A judge in Texas recently set off a firestorm when she sentenced a teenager to 10 years probation for killing four people in a drunk-driving crash. His defense that his judgment was impaired because of his privileged upbringing, or the "affluenza" defense. Rabbi Brad Hirschfield, President of CLAL and co-Founder and Executive Editor of TheWisdomDaily.com asks "Could we create a culture that combined fewer excuses and more compassion, greater accountability and more genuine understanding?"
You are invited to join the Disrupting the Status Quo, One-on-One Web Chat on Thursday, February 27th from 1:00-1:45 pm EST. The third in this exclusive series of conversations with Tribeca Film Festival founder Craig Hatkoff joined by Judith Glaser, author of Conversational Intelligence, will center Disrupting the Status Quo, One-on-One: Courage, Empathy and Conversational Intelligence: The Personal Challenge of Disruptive Innovation, Decreasing Stress and Fear, Collaborating Better, The Role of Conversational Intelligence in Co-Creation and Creating the Space to Disrupt.
"It takes just a few hours to read "Tiger Mom" Amy Chua and her husband, fellow Yale law professor, Jed Rubenfeld's new book, The Triple Package: How Three Unlikely Traits Explain the Rise and Fall of Cultural Groups in America. And it takes even less time to realize the wisdom in this book isn't in its ideas but in understanding why such ideas resonate and the harm they do to us personally and collectively...."
"Is it possible that some babies are more moral than others? That babies are born with an innate moral inclination? That morality is biologically encoded and not learned over time?
The short answers are: yes, apparently so, and let's not get carried away. The new study which addresses these specific questions should interest anyone with kids, or anyone interested in how we help create a more decent world. After all, the future of our world depends largely on how humane and moral we are or can be. In fact, the study and the questions it addresses are actually the next chapter in a long and ongoing debate often referred to as "nature versus nurture". And like most such dichotomies, this one is largely false...."
"There is new and exciting research about the scientific study of religion. Instead of asking theological or philosophical questions, these scholars are looking at religion from sociological, psychological and behavioral perspectives. Authors like Jonathan Haidt in his book The Righteous Mind: Why Good People Are Divided by Politics and Religion or Robert Wright in The Evolution of God are using science to give much more nuance to what religion truly is — and what it could be.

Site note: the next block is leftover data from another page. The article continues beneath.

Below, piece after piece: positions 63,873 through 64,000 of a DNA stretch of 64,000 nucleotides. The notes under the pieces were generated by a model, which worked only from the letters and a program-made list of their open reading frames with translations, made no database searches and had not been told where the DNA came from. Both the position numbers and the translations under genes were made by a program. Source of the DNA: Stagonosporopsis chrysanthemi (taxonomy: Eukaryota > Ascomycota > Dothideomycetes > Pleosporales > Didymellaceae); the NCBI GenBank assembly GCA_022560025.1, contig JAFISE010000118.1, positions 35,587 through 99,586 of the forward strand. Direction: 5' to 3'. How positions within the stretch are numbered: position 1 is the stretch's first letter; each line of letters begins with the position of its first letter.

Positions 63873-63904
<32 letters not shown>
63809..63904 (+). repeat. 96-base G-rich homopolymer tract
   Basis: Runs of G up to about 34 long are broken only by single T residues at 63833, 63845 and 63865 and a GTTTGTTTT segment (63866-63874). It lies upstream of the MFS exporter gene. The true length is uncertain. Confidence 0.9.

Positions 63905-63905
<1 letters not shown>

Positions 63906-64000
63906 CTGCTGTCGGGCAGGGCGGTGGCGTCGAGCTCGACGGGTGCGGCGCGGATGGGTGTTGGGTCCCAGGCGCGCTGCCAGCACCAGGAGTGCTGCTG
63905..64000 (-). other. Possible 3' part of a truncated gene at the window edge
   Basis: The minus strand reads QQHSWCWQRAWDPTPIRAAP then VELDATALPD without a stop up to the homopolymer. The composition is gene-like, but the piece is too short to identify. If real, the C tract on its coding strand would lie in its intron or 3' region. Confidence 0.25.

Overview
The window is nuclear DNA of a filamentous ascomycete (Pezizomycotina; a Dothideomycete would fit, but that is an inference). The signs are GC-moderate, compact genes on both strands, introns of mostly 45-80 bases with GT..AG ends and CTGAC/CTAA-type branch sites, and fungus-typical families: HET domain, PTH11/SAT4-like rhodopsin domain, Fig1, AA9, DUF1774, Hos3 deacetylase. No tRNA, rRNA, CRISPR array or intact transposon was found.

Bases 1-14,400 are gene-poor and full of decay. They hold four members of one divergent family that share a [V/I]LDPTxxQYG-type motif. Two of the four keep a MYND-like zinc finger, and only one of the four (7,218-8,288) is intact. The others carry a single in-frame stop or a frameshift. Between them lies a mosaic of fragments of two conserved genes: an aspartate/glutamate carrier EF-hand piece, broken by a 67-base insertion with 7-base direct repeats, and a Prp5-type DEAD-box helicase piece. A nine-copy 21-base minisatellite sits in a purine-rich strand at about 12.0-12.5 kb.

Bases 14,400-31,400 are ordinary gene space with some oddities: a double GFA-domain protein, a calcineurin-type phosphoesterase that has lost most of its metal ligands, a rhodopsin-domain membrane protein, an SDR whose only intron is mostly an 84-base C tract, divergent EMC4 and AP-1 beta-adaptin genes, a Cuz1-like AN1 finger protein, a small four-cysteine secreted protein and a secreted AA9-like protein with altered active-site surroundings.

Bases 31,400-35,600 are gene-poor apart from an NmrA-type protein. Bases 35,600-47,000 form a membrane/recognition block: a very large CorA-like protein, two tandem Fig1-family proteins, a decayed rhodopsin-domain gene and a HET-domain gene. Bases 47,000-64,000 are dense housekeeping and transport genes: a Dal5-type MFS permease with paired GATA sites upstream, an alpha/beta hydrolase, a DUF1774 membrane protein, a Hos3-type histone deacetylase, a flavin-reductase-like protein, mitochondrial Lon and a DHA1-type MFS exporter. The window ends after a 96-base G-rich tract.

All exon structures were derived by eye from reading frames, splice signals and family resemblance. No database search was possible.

"...It is the diversity of Jewish expression that enables so many to find their place within such a deep and rich spiritual wisdom tradition. Today we find ourselves, quite possibly, at another of those crossroads that, in past generations, led to some of these new expressions taking root.
"...People will not remain Jewish just because their parents were Jewish. We have to understand how Judaism works in people’s lives, and then articulate clearly, proudly, how it can work in everyone’s life. The time has come to ask different questions in these surveys. The language and research methods used in positive psychology are a good starting point for developing new questionnaires...."
Hear the audio from DISRUPTING DISRUPTIVE INNOVATION THEORY Web Chat on February 13, 2014. The second in an exclusive series of conversations with Tribeca Film Festival founder Craig Hatkoff and Rabbi Irwin Kula, it centers on The Cathedral and the Bazaar: How Next-gen Disruptive Innovation will Encourage Cathedrals (incumbents) to Learn How to Dance with the Bazaars (two guys in a garage), and Invite More Disruptions of Consequence.
Hear the audio from DISRUPTING DISRUPTIVE INNOVATION THEORY Web Chat on January 30, 2014. The first in an exclusive series of conversations with Tribeca Film Festival founder Craig Hatkoff and Rabbi Irwin Kula, it centers on Lessons from the Tribeca Disruptive Innovation Awards — Changing the Way We Think About Change Using the New Calculus of Pop Culture.
"Americans will exchange close to 20 billion dollars worth of flowers, jewelry, candy, stuffed-animals and cards this Valentine's Day as an expression of romance and love. But Valentine's Day is actually a double-edged sword. On the surface, we celebrate how committed, secure and passionately in love we are. But, the very fact of this holiday and that we feel so much pressure to be romantic and passionate reveals a deeper more challenging truth. Our love for each other is always far more unstable, unpredictable, and fragile than we are ready to admit. (For instance, four out of ten couples break up between Jan. 1 and Feb. 14.) On Valentine's Day we often hear talk about having found our soul mate. But contrary to popular culture, we don't find our soul mate - we co-create our soul mate..."